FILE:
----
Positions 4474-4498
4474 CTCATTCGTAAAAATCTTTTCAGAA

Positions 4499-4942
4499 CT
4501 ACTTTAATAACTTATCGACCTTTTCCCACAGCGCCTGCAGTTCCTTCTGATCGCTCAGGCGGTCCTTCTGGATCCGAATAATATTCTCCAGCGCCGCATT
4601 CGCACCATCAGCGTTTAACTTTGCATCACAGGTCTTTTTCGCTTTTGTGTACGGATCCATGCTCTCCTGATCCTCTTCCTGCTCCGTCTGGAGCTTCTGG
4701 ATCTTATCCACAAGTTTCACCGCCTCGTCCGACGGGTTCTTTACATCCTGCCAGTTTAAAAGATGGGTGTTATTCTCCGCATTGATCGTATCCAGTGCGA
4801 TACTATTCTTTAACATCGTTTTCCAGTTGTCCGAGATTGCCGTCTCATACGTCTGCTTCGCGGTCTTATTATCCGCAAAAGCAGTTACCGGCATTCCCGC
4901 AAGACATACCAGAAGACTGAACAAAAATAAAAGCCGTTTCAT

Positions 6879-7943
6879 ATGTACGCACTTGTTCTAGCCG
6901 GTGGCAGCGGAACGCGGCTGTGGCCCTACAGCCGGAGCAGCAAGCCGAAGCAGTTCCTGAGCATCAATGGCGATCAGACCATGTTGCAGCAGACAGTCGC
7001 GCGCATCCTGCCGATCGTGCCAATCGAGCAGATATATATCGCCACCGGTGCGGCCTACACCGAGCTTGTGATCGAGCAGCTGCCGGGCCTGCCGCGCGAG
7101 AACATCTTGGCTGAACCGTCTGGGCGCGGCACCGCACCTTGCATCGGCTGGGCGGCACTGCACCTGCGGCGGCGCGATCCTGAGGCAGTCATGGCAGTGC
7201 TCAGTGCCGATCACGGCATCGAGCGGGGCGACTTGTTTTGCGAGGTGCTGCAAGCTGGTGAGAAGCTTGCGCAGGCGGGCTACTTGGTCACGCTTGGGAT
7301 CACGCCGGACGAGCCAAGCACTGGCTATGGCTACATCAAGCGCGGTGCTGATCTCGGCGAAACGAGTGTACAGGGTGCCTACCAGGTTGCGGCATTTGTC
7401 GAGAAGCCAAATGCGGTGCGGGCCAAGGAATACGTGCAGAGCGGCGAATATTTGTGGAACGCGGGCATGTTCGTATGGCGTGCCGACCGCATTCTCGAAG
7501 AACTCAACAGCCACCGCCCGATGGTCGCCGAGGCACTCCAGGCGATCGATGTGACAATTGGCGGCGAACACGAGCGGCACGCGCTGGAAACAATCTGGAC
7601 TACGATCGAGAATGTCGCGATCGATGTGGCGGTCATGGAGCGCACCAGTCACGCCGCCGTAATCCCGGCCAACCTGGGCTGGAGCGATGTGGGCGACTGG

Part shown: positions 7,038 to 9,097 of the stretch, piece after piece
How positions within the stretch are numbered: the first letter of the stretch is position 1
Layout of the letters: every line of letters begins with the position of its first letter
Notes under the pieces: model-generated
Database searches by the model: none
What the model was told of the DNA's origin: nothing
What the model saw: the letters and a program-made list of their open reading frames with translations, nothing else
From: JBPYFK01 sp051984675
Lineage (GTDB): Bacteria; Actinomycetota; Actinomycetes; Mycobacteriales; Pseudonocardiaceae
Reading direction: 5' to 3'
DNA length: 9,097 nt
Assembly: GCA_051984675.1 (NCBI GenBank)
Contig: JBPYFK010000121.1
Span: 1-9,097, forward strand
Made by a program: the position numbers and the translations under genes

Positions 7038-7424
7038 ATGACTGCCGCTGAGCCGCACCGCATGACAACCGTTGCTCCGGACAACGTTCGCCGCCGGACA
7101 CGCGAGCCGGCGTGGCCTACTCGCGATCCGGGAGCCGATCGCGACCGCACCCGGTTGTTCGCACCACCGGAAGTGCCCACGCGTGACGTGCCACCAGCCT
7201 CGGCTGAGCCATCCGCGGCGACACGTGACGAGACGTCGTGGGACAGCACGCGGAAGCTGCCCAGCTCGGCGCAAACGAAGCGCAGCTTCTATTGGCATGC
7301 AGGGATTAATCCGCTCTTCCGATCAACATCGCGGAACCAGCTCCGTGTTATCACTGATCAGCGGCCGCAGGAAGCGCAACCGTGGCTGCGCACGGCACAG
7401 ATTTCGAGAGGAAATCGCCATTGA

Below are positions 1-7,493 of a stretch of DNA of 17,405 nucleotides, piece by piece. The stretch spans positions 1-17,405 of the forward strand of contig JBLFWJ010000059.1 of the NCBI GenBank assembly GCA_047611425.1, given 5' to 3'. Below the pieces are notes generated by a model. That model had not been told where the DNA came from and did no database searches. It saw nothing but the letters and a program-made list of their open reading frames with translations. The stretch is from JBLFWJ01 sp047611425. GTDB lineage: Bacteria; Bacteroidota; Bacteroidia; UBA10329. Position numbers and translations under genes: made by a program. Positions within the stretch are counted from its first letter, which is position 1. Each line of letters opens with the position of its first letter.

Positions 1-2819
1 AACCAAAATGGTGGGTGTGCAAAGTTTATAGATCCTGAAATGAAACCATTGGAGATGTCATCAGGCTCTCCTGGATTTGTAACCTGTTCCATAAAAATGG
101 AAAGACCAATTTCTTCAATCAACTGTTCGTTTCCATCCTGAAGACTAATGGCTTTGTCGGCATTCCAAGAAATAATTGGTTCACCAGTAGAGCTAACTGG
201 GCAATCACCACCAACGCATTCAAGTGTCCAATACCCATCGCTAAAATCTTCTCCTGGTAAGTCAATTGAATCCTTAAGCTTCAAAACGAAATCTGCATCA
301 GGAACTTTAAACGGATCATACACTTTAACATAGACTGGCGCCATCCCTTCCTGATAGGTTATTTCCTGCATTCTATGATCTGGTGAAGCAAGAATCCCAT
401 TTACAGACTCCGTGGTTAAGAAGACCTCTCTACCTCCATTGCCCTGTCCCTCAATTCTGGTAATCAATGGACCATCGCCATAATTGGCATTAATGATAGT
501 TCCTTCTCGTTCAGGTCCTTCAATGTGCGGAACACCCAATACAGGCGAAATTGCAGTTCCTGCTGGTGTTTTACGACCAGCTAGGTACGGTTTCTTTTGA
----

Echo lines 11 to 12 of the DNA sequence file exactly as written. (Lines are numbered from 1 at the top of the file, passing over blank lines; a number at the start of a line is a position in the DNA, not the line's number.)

6879 ATGTACGCACTTGTTCTAGCCG
6901 GTGGCAGCGGAACGCGGCTGTGGCCCTACAGCCGGAGCAGCAAGCCGAAGCAGTTCCTGAGCATCAATGGCGATCAGACCATGTTGCAGCAGACAGTCGC